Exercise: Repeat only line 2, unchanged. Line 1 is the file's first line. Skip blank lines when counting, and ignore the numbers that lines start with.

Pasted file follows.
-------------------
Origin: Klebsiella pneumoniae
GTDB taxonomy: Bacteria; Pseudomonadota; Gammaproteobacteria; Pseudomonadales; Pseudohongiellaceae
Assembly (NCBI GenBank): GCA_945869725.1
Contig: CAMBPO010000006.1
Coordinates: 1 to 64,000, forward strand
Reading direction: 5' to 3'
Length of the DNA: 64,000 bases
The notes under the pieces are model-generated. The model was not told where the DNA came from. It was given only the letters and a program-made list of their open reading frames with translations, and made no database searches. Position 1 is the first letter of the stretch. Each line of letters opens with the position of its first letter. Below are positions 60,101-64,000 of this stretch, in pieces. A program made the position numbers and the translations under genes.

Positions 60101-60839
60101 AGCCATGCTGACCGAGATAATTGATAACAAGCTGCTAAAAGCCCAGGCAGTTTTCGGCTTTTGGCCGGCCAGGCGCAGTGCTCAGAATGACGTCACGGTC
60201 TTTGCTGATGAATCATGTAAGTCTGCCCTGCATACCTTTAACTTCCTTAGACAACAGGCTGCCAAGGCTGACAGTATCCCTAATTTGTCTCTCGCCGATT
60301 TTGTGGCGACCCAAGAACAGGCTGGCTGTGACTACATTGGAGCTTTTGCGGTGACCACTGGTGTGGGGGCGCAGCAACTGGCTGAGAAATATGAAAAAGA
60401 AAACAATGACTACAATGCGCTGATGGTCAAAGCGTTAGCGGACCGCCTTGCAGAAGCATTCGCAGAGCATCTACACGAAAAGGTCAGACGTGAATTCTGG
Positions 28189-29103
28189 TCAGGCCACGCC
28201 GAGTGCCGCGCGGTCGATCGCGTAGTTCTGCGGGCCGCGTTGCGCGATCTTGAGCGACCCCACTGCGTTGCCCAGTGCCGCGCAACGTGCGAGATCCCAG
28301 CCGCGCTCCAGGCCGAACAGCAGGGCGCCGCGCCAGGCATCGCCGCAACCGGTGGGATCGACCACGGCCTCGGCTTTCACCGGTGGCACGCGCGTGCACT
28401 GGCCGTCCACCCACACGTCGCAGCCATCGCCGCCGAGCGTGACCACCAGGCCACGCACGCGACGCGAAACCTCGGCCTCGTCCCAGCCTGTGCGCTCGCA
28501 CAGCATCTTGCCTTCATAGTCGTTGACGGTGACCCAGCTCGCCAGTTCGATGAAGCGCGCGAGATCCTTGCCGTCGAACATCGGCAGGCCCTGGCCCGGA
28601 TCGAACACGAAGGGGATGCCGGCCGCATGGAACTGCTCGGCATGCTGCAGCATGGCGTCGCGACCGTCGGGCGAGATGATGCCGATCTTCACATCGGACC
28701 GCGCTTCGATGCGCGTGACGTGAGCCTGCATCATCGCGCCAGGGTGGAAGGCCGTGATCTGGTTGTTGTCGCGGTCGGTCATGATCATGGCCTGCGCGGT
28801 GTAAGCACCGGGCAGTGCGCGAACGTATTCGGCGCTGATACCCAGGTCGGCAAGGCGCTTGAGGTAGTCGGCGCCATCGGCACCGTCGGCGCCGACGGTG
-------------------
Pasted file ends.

GTDB taxonomy: Bacteria; Pseudomonadota; Gammaproteobacteria; Pseudomonadales; Pseudohongiellaceae